There are only two good things that come out of Victoria, VB and the road to Adelaide :P :lol:

BTW, although there are Streaky Bay oysters I meant to put Coffin Bay Oysters as they are more famous.
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Re: 名物 - Meibutsu

Postby pippa » Mon 09.22.2008 9:04 pm

chikara wrote:There are only two good things that come out of Victoria, VB and the road to Adelaide :P :lol:



Unfortunately, being from eastern Victoria, I don't have much to say about South Australians...If only you were Tasmanian... :twisted:
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Re: 名物 - Meibutsu

Postby chikara » Mon 09.22.2008 9:13 pm

pippa wrote: Unfortunately, being from eastern Victoria, I don't have much to say about South Australians...If only you were Tasmanian... :twisted:

If I was Tasmanian I'd have two heads and that user name is already taken :lol:

If you are from eastern Victoria why are you asking me about meibutsu from Victoria :?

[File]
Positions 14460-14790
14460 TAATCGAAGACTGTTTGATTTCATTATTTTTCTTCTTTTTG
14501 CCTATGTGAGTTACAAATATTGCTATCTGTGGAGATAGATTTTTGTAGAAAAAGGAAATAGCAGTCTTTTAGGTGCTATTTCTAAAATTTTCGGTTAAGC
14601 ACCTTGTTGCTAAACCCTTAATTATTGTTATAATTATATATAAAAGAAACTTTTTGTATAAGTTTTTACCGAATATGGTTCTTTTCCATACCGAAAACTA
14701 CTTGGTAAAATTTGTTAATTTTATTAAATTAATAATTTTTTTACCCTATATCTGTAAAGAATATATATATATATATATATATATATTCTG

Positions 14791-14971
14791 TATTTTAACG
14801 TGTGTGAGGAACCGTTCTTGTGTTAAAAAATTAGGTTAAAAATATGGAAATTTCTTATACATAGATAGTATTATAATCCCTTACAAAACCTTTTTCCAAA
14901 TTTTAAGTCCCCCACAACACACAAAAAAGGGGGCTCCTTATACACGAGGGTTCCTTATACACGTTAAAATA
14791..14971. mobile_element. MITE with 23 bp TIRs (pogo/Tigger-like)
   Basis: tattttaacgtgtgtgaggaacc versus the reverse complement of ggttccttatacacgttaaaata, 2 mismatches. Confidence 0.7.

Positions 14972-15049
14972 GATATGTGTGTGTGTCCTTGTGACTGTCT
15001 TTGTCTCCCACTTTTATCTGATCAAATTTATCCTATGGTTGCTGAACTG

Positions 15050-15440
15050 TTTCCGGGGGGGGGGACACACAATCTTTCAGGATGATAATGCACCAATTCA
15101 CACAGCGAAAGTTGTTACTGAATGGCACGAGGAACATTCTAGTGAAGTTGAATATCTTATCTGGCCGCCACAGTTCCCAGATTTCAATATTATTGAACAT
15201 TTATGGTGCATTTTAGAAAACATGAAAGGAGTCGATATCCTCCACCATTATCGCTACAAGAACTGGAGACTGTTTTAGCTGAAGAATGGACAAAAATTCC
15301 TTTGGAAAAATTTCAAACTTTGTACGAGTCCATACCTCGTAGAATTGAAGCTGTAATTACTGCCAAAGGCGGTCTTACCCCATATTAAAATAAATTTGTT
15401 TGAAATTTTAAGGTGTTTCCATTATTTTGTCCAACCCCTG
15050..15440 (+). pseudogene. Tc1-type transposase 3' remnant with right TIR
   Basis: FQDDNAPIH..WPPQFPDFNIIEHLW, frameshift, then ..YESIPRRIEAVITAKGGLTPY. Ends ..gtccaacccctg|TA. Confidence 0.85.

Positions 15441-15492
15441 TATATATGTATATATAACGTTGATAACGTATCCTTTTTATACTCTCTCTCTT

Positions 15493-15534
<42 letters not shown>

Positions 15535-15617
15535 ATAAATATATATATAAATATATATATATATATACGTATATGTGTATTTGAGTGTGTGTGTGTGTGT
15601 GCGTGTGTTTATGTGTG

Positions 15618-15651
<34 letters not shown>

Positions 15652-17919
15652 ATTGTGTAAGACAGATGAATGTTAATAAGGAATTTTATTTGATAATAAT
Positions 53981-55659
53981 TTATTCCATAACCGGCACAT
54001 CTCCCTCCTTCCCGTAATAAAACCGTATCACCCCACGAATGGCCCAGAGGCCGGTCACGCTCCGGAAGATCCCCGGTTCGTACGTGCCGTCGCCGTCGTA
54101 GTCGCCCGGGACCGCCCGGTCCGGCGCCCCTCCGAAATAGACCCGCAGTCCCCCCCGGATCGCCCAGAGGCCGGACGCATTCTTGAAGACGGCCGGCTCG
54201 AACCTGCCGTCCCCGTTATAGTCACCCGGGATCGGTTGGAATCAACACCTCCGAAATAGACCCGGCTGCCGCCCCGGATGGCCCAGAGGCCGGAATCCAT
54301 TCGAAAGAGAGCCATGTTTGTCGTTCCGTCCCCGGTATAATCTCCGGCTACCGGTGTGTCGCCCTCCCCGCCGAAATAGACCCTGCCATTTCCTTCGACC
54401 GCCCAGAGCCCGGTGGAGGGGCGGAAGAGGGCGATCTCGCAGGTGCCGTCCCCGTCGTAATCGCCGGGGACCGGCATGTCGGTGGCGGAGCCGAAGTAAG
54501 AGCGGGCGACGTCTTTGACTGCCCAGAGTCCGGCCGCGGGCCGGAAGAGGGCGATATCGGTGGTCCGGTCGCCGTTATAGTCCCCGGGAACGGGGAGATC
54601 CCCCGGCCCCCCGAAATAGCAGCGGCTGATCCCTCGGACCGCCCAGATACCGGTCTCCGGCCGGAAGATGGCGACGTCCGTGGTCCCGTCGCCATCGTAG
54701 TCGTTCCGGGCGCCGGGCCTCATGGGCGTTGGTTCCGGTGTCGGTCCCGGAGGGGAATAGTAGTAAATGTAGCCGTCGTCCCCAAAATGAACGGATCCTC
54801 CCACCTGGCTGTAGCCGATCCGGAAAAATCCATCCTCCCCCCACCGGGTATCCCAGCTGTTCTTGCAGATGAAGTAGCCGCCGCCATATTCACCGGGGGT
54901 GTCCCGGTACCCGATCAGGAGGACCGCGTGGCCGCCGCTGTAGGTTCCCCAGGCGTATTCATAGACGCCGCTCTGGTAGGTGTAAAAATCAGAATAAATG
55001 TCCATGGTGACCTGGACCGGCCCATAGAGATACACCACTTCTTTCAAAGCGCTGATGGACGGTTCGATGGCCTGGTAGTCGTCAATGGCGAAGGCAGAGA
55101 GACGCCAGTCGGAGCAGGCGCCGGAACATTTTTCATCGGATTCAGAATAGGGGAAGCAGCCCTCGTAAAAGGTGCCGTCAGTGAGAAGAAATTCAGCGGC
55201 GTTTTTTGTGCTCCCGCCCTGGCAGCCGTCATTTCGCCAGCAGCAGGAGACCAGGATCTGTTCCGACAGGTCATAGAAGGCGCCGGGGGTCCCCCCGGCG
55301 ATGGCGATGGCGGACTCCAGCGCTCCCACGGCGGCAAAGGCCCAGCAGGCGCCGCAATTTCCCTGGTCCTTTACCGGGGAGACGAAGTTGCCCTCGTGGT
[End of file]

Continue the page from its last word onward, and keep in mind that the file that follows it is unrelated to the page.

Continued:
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Re: 名物 - Meibutsu

Postby pippa » Mon 09.22.2008 9:25 pm

chikara wrote:
If you are from eastern Victoria why are you asking me about meibutsu from Victoria :?


Because I can't think of any...certainly in Gippsland we don't have anything that other parts of Australia don't have (except for giant earth worms?!). I'm not too sure about western Victoria because I haven't really been there (sad but true). Maybe the things sold at the bakery in Beechworth could be considered meibutsu, but really it's the bakery itself that draws the crowds (making it more a meisho than a shop full of meibutsu...).
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Re: 名物 - Meibutsu

Postby chikara » Mon 09.22.2008 9:32 pm

pippa wrote:Because I can't think of any...certainly in Gippsland we don't have anything that other parts of Australia don't have .....

I've had some very nice cheeses from Gippsland. Meibutsu doesn't have to be unique to an area just done very well to make it famous.
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Re: 名物 - Meibutsu

Postby vkladchik » Mon 09.22.2008 10:11 pm